For example, if a subscriber doesn’t need as much coffee one month because of a trip, they need the option within the subscription portal where they can skip a shipment.

How to Start a Subscription Business

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Sometimes subscribers need to skip more than one shipment in a row. Give them the added convenience of pausing shipments for a set period of time. Otherwise, they may be forced to churn.

Consider a retention rewards program

Your subscription incentives should include retention perks. Reward subscribers for their longevity or craft ongoing experiences that give them something to anticipate.

Returning to KIND Snacks, they promise subscribers 50% off every fourth order. They make the perk obvious on every eligible product page.

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Subscriber retention incentives don’t always need to be discounts. GNC’s myGNC Pro membership promises fun giveaways and exclusive events to keep subscribers engaged.

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For more complicated rewards programs involving points, you may need to integrate with a third-party platform such as Yotpo.

Be proactive in winning churned customers back

Despite your best efforts, some subscribers will churn. But churn doesn’t have to mean the end of the customer relationship. Before you launch the subscription, devise a strategy for winning customers back.

If the ability to pause subscriptions doesn’t work, try winning them back with an email campaign that offers a special incentive if they return. In any case, send a survey to the subscriber asking why they churned. Their responses might lead to improvements in your overall experience.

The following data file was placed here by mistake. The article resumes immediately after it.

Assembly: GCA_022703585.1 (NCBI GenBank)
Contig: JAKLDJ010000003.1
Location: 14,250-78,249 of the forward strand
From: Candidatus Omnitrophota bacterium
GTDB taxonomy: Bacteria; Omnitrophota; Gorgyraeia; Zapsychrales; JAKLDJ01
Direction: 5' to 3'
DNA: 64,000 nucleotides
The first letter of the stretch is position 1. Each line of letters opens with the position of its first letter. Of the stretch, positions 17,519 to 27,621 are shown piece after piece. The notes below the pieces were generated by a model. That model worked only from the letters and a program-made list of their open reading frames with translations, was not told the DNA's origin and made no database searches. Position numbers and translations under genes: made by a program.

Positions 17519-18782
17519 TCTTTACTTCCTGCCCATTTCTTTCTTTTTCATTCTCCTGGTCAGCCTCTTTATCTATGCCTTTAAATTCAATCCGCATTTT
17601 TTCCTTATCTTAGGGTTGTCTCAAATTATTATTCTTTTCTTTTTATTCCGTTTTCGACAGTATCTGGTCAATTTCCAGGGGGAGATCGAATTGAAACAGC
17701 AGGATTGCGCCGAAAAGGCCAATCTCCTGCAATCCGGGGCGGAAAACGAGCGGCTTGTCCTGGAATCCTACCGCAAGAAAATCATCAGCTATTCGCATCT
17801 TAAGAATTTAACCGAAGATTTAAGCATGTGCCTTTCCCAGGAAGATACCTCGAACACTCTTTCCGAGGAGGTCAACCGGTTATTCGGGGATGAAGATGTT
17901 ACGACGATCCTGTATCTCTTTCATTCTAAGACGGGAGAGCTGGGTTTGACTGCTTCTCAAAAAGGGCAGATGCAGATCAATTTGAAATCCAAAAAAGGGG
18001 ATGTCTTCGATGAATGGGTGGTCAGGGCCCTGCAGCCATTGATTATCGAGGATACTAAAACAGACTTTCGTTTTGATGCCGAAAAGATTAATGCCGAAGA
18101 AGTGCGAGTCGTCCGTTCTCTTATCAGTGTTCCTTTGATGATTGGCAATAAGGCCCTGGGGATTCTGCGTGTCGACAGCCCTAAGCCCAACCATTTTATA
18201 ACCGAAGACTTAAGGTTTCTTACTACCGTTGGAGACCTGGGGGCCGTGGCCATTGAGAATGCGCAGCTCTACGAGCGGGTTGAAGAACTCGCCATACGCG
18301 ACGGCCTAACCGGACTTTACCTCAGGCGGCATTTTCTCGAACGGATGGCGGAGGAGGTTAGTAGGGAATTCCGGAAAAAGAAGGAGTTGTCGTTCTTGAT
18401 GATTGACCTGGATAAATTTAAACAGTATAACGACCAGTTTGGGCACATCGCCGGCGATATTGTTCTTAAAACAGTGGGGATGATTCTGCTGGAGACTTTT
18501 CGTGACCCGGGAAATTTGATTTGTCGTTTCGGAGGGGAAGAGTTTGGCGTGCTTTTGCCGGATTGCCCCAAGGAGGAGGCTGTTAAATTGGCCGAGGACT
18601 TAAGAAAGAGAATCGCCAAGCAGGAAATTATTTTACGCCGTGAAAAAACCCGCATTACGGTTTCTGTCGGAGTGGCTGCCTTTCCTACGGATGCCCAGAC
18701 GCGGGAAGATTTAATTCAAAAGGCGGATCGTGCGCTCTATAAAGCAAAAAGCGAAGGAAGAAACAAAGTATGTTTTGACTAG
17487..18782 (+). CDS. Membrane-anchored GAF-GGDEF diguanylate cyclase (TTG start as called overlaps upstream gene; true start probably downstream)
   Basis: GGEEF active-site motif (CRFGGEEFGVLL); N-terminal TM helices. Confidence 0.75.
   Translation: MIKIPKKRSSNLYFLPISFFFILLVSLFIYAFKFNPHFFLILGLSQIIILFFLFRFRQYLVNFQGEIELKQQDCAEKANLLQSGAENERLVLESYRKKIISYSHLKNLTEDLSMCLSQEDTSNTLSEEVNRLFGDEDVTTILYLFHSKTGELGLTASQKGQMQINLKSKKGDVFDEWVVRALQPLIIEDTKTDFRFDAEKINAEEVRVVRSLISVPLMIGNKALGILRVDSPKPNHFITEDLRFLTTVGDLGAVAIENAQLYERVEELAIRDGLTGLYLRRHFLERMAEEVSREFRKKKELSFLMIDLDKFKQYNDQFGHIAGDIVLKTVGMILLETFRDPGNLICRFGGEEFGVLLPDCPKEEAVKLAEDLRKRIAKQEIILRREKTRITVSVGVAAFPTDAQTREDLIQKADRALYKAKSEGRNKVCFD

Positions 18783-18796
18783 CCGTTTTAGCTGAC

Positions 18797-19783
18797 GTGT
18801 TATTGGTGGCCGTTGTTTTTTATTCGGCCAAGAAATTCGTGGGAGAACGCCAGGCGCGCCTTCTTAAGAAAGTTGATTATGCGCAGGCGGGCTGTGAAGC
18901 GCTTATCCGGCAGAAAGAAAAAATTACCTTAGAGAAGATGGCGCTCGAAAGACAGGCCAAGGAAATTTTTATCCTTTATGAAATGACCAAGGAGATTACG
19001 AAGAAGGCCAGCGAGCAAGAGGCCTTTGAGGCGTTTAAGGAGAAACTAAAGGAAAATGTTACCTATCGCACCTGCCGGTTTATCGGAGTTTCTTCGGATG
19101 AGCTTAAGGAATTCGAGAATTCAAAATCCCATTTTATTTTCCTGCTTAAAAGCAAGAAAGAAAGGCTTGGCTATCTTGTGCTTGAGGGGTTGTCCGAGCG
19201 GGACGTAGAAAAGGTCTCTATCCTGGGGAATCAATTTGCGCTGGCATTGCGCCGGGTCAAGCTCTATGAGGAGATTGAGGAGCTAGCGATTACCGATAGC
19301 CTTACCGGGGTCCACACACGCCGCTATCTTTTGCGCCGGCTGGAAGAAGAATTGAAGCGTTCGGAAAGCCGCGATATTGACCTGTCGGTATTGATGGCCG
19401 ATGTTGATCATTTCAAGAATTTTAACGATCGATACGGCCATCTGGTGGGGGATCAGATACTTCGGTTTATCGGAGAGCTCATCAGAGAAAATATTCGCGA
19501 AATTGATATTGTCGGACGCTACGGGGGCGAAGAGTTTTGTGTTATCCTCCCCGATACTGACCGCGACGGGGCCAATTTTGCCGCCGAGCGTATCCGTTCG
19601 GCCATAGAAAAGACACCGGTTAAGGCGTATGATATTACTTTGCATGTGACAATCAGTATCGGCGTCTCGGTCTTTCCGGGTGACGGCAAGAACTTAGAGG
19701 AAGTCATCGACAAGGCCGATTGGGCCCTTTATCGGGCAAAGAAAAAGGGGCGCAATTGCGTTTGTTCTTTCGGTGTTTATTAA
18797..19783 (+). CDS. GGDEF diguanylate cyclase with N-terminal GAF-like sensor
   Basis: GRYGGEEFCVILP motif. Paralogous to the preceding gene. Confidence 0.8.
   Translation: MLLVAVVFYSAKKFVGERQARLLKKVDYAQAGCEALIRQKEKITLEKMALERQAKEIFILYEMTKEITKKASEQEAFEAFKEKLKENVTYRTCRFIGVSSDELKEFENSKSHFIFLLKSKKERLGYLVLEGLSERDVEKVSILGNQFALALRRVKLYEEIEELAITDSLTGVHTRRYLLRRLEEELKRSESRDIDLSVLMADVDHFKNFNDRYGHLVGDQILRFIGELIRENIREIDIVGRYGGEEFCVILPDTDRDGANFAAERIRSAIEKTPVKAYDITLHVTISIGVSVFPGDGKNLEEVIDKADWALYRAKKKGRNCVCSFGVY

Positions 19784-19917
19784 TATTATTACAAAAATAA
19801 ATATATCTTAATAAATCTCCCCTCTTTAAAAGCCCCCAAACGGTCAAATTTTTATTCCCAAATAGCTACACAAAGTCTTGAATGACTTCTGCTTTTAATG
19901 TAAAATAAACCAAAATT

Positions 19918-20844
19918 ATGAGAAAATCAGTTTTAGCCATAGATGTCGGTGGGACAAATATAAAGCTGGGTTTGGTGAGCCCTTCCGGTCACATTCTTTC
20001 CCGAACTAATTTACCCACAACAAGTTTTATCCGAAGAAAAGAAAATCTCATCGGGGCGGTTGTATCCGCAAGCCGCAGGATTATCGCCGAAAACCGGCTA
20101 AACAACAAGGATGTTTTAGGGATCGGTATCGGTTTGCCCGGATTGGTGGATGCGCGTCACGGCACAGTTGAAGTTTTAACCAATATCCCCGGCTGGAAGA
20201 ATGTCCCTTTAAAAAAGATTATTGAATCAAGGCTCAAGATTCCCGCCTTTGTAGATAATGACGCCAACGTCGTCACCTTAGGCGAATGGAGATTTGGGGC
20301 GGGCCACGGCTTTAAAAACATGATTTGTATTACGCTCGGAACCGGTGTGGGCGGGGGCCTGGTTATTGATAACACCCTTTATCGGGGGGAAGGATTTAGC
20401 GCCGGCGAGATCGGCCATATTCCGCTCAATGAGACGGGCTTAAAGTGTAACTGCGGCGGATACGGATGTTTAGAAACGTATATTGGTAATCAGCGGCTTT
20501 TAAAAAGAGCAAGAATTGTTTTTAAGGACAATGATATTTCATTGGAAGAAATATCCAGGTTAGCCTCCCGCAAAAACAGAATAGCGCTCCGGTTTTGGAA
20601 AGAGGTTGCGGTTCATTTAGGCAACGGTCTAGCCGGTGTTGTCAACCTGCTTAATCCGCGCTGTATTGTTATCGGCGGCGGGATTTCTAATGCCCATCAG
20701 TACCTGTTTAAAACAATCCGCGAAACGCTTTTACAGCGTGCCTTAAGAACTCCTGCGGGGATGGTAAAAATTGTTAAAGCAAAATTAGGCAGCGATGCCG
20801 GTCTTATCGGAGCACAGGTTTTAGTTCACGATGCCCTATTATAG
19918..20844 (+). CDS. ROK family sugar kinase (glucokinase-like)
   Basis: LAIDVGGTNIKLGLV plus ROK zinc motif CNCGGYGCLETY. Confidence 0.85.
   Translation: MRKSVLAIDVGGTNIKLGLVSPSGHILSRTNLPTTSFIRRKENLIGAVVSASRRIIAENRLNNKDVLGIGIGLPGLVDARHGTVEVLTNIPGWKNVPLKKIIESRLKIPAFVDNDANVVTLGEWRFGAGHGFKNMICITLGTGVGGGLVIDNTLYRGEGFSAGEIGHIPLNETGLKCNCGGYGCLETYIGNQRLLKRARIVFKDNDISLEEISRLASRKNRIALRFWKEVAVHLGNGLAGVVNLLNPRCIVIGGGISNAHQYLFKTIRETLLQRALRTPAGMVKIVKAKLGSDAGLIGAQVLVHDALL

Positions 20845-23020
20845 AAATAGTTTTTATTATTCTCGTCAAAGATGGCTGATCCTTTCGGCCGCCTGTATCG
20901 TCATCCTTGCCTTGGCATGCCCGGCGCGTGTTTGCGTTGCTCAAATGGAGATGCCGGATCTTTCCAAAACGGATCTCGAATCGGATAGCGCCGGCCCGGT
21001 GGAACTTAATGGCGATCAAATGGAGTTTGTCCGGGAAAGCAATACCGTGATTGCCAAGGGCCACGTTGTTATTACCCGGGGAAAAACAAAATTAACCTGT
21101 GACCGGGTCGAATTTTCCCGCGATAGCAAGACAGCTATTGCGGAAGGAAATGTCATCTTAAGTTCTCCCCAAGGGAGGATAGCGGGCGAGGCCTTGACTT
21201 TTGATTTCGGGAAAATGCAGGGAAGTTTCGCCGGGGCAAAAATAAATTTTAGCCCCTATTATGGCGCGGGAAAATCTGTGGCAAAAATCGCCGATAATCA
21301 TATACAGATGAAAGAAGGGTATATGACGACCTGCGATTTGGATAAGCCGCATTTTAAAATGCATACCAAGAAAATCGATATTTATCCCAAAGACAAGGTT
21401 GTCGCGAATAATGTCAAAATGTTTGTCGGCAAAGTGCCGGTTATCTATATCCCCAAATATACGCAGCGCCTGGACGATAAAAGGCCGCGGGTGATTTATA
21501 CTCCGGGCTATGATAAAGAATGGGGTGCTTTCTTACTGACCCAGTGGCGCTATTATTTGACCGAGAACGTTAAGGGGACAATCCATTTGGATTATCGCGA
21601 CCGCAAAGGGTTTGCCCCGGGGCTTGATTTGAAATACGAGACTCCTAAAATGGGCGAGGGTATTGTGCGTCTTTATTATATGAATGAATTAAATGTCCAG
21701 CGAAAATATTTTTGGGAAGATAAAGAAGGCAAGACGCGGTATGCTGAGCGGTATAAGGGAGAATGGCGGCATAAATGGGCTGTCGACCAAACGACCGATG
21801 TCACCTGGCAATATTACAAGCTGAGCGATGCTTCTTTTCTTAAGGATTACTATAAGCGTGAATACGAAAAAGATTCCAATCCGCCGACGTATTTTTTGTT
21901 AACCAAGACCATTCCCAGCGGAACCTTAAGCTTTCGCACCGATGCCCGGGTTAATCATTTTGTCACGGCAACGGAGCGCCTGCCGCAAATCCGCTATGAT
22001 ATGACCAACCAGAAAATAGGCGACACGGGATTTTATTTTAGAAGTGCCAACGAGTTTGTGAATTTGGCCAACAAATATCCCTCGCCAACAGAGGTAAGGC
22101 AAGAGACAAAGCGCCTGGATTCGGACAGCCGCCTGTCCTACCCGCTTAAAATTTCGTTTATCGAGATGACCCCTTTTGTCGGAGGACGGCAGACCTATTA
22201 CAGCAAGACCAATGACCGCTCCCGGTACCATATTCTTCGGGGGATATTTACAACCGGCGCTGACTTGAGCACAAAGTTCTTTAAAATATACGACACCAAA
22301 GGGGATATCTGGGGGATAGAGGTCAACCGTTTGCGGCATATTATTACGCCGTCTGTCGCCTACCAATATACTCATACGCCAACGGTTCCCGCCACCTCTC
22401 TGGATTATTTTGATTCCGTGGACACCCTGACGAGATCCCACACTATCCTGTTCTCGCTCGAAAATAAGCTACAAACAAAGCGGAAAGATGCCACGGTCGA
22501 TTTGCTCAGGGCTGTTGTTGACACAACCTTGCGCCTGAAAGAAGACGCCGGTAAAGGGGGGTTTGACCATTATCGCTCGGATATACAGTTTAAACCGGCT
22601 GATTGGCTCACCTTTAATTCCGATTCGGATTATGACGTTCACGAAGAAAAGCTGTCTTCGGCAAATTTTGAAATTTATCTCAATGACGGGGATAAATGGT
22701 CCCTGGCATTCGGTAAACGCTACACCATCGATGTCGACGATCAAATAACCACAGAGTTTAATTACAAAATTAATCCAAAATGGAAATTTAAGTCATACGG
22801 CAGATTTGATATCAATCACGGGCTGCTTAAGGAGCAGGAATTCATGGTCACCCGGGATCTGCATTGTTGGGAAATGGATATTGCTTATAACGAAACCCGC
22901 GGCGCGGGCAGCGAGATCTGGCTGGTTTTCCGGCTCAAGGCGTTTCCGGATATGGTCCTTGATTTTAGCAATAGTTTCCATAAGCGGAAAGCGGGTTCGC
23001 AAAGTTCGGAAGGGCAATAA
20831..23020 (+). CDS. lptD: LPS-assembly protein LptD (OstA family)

After surveying their churned members, CBDistillery made improvements that led to an 89% retention rate.

Step 6: Create a dashboard to monitor progress

Once you launch and start a subscription business, you’ll need to track how your subscription business is progressing and adjust accordingly. Create a dashboard that allows you to see key metrics at a glance and make strategic business decisions from the get-go. Start with these three KPIs.

Gross merchandise value (GMV)

GMV measures the monetary value of the goods and services you sell in a given period. Because you move more product through subscriptions thanks to recurring orders, this metric should improve as you add subscribers.

GMV = Amount of merchandise sold x price charged to customers

Buyer to subscriber ratio (BSR)

BSR is critical if you manage one-off and subscription businesses. If your subscription enrollment strategy is working, you should see the number of subscribers grow month-over-month relative to one-off buyers.

BSR = (number of buyers / number of subscribers) x 100

Active subscribers (AR)

An active subscribers metric is exactly what it sounds like. You’ll want to keep track of the total number of subscribers who receive orders from your brand on a recurring basis.

AR = (subscriber increase from previous month / subscribers in previous month) × 100

Listen to your customers as you start a subscription business

You may follow the six steps above on how to start a subscription service, but ultimately, your customer base will let you know where you need to improve. Don’t hesitate to survey them periodically and use their feedback to refine your acquisition and retention strategies.

To learn best practices for marketing your subscription after you launch, click here to read our next article.